An emerging market of younger investors is shaping the future of financial advice, demanding complete transparency and expecting a holistic approach built on digital solutions augmented by guided advice, Jefferson National reported in a study released Tuesday.
“Our industry’s success is reliant on advisors’ ability to meet the needs of Gen Xers in their prime earning years and millennials launching their careers — and our research shows how the most successful advisors are more proactive at working to bridge the divide and meet the distinct needs of the next generation,” says Mitchell Caplan, Jefferson National’s chief executive.
Harris Poll conducted an online survey within the U.S. on Jefferson National’s behalf in March, using a sample from the Harris Poll panel of financial advisors and investors. The financial advisor cohort comprised 440 independent RIAs and 243 broker-/dealer reps.
Among the investor respondents, 167 were mass affluent, 184 emerging high net worth, 199 high net worth and 183 ultra-high net worth. Researchers defined generations as millennials, 18 to 35; Gen X, 36 to 51; baby boomers, 52 to 70; and matures, 71 and older.
Jefferson National said its research showed that year over year, the pursuit of profitability was advisors’ single most important practice management issue, and adding new clients was the top driver.
The most successful advisors in the new study were focused on the next generation of younger investors. Advisors who managed $250 million or more said Gen Xers were their primary target, and those who earned personal income of $500,000 or more said millennials were their main target.
The study, citing Pew Research Center data, said that with some 10,000 boomers per day moving into retirement over the next 19 years, advisors should focus on Gen Xers who are entering their prime earning years.
This generation’s net worth is projected to increase from $11 trillion in 2015 to $37 trillion by 2030, according to a Deloitte report referenced in the study. Yet only 42% of Gen Xers currently work with a financial advisor.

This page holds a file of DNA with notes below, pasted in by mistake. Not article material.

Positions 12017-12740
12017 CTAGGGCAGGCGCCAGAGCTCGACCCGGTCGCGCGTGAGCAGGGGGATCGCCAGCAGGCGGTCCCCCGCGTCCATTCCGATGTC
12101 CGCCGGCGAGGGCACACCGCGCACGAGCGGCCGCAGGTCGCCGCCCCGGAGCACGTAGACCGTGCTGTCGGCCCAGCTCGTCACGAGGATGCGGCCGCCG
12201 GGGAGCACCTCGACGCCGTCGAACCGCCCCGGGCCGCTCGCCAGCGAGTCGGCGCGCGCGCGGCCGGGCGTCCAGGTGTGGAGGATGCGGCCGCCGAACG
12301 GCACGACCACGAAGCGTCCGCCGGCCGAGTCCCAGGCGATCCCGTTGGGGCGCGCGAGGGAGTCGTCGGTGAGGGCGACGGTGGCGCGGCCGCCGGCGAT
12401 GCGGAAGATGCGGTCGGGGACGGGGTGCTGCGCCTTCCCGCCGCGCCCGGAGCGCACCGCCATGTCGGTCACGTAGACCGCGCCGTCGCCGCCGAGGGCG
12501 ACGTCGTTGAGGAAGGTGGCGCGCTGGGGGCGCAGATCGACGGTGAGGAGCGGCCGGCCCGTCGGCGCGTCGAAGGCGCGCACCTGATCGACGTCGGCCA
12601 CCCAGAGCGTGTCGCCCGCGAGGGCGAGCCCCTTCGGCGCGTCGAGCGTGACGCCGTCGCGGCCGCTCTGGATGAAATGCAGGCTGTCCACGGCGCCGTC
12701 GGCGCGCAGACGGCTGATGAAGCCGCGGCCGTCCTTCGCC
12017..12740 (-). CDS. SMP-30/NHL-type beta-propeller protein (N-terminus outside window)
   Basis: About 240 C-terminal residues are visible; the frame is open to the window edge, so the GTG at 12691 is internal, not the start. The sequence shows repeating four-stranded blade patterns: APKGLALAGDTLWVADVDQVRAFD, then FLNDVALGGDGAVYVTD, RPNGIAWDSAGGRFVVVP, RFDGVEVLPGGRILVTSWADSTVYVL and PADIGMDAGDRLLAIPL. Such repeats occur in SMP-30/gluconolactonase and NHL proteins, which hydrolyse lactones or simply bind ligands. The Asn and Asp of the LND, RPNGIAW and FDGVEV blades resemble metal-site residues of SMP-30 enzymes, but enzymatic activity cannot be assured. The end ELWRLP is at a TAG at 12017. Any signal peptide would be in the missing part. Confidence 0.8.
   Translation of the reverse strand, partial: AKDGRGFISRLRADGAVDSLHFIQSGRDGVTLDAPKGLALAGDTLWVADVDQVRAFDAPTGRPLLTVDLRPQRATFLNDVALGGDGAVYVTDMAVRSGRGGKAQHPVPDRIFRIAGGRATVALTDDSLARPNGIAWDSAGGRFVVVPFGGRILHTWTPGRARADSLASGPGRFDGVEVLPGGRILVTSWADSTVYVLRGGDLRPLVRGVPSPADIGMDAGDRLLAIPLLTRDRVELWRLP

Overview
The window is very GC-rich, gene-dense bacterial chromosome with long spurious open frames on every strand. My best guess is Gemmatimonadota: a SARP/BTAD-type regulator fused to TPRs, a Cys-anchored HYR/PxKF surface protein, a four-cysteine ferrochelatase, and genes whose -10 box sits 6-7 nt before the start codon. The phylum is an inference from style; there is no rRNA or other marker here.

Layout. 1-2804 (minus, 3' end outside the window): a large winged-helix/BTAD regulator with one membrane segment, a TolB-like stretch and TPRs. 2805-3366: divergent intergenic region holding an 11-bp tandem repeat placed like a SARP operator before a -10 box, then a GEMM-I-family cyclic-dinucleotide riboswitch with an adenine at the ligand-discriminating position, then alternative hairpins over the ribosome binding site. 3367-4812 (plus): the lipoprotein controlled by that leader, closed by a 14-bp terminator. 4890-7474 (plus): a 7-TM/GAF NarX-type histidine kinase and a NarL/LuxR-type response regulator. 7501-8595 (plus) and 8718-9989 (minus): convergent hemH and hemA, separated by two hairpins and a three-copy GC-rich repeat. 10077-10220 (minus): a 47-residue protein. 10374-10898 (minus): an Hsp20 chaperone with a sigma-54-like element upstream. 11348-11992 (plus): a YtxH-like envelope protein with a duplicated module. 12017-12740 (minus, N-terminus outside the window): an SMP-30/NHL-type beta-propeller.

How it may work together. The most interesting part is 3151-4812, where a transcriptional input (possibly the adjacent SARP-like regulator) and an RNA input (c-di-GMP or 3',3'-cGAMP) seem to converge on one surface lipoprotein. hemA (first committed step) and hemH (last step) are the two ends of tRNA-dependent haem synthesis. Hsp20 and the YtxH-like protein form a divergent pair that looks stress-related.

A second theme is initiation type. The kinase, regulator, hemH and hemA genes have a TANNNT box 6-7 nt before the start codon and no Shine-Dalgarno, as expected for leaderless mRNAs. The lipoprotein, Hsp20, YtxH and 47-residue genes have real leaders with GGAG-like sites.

Likewise, millennials’ net worth is projected to increase from $4 trillion in 2015 to $20 trillion by 2030, and just 52% are currently engaged with a financial advisor, according to the study.
Missing an Opportunity
Younger investors know what they want when selecting an advisor, the study found. But advisors have yet to address their needs.
Consider the differing priorities of younger investors and advisors in the study.
When asked to name top priorities for choosing to work with an advisor, Gen X investors listed these:
- Years of experience — 43%
- Personalized advice for a holistic financial picture — 37%
- Fee-based fiduciary standard, instead of a commission-based sales model — 22%
Millennial investors’ priorities:
- Reduced fees for younger clients — 32%
- Years of experience — 31%
- Socially responsible investing — 23%
- Personalized advice for a holistic financial picture — 20%
- Fee-based fiduciary standard, instead of a commission-based sales model — 17%
Yet, when advisors were asked to name their top three priorities to attract the next generation of investors, 36% cited working with a client’s family and children, another 36% said increased use of social media and 26% cited increased use of mobile technology.
By failing to address younger investors’ chief priorities, the study said, advisors were missing an opportunity to connect and build trust with a growing market that is building more wealth and demanding increasingly sophisticated financial solutions over time.
Investors’ vs. Advisors’ Perspectives
The study showed how investors’ top financial concerns over the next 12 months largely reflect their stage of life. Advisors can better serve existing clients and attract new ones, the study said, by understanding what matters most to each generation and knowing how those preferences will change over time.
Saving for retirement was a priority for investors across every generation, but both Gen Xers and millennials had very different concerns compared with their older counterparts.